The good news is that the outdoor industry is a sleeping giant. In 2012, the OIA estimated its value to be as large as $646 billion, which means it pumps more money into the American economy than either the auto or pharmaceutical industries. And in a hostile political climate, economics may be the only common ground. “Republicans and Democrats both care about outdoor recreation, and both care about business,” says Benitez. (A bipartisan bill, championed by Benitez and the OIA, would require the Bureau of Economic Analysis to officially measure the size of the industry.)
Unfortunately, too many segments of the outdoor industry have a history of squabbling: ski resorts and backcountry skiers have spent a decade yelling at each other in Utah’s Wasatch Range; kayakers and wildlife enthusiasts are battling over access to Yellowstone’s rivers; and the mountain-biking community and hikers are at war over wilderness areas.
“We are a mile wide and two inches deep,” says Steve Barker, founder of gearmaker Eagle Creek and a former OIA director. “It’s a lot easier to organize a homogenous group like the oil industry.” In addition, outdoor adventure tends to be rooted in rebellion, and that remains an essential part of many businesses’ DNA. “Most of the companies were founded by dirtbags proud to be dropping out of the mainstream,” Barker says.
The industry has occasionally flashed signs of its potential. Yvon Chouinard’s Patagonia has long taken an activist stance and recently succeeded in advocating for issues like dam removal in the Pacific Northwest. Black Diamond’s Peter Metcalf once threatened to pull the Outdoor Retailer trade show—the largest gathering of equipment sellers and manufacturers in the U.S.—from Salt Lake City, in response to efforts by the Utah state government to remove protections from public lands. (The governor backed down.)
By 2013, Metcalf and others convinced Utah governor Gary Herbert to create the nation’s first Office of Outdoor Recreation, a tacit acknowledgement of the industry’s significance in the state. “The reason that Goldman Sachs and Adobe are adding jobs in Salt Lake City isn’t for the tax breaks. They know their employees will want to recreate here on the public lands,” says Metcalf. That this kind of position was first created in Utah is equally important. “Utah is the birthplace of a lot of cancerous ideas about public-lands transfer,” says Metcalf.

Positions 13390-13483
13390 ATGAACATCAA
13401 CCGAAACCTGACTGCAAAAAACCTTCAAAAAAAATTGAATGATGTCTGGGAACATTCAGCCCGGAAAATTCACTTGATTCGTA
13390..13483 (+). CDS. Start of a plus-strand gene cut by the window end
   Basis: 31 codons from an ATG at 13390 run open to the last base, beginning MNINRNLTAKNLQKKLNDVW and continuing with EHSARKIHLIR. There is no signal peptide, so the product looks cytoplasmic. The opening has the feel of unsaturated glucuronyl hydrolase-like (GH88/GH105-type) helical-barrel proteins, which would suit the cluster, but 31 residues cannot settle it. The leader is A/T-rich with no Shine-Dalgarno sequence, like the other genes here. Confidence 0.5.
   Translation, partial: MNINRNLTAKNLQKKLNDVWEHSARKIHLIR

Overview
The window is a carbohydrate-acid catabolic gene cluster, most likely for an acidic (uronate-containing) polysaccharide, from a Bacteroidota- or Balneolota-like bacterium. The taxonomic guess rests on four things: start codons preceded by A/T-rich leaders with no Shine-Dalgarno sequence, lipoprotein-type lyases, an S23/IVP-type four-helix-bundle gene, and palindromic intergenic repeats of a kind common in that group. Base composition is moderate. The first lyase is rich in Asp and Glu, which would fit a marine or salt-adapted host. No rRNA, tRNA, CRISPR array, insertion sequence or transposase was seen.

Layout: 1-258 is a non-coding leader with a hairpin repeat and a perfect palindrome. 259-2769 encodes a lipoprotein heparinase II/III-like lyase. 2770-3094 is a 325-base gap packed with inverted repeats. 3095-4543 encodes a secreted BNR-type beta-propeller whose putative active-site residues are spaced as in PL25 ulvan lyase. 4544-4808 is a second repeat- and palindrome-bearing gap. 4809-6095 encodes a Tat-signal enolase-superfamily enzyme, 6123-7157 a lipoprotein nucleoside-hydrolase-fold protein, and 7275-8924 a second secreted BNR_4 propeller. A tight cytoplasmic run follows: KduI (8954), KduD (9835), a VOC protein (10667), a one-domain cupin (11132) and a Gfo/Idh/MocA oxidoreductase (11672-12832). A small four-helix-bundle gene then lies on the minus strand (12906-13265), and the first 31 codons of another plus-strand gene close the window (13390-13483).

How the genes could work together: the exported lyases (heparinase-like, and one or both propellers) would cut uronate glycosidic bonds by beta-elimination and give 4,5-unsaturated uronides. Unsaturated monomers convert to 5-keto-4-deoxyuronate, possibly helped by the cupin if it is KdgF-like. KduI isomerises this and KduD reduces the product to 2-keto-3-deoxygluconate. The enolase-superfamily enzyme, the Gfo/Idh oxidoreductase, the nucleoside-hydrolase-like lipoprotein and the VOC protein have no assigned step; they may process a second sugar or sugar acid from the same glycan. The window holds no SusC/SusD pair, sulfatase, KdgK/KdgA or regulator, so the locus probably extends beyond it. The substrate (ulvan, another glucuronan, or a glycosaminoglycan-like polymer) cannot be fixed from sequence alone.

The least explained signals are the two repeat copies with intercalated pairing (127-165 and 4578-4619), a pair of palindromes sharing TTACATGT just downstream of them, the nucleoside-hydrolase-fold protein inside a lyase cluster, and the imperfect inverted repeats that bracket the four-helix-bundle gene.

The man Herbert hired was Brad Petersen, a former Intel executive and an avid climber, boatman, and mountain-bike racer. Petersen quickly began lobbying Utah politicians during multi-day expeditions—while riding Canyonlands -National Park’s 103-mile White Rim Trail, rafting Cataract Canyon, and leading a group that included Utah Senate president Wayne Nieder-hauser up Exum Ridge, a classic climb on Wyoming’s Grand Teton.
“If we’re paying $646 billion into the economy, we’d like to see a return on our investment,” says Eagle Creek founder Steve Barker.
In April 2015, Petersen’s efforts paid off. His first piece of legislation—an attempt to create a membership-card program to cover backcountry-rescue costs—had stalled out. Friends told Petersen that it was rare to get a bill passed in its first year. “That wasn’t good enough for me,” he says. After putting his kids to bed, he headed to the capitol at 10 P.M., made his way to the floor, and found Senator Niederhauser, who he had belayed across Wall Street—a wide, nervy step over a 1,000-foot plunge on the Exum route. The senator moved the bill to the top of the slate, and it passed unanimously.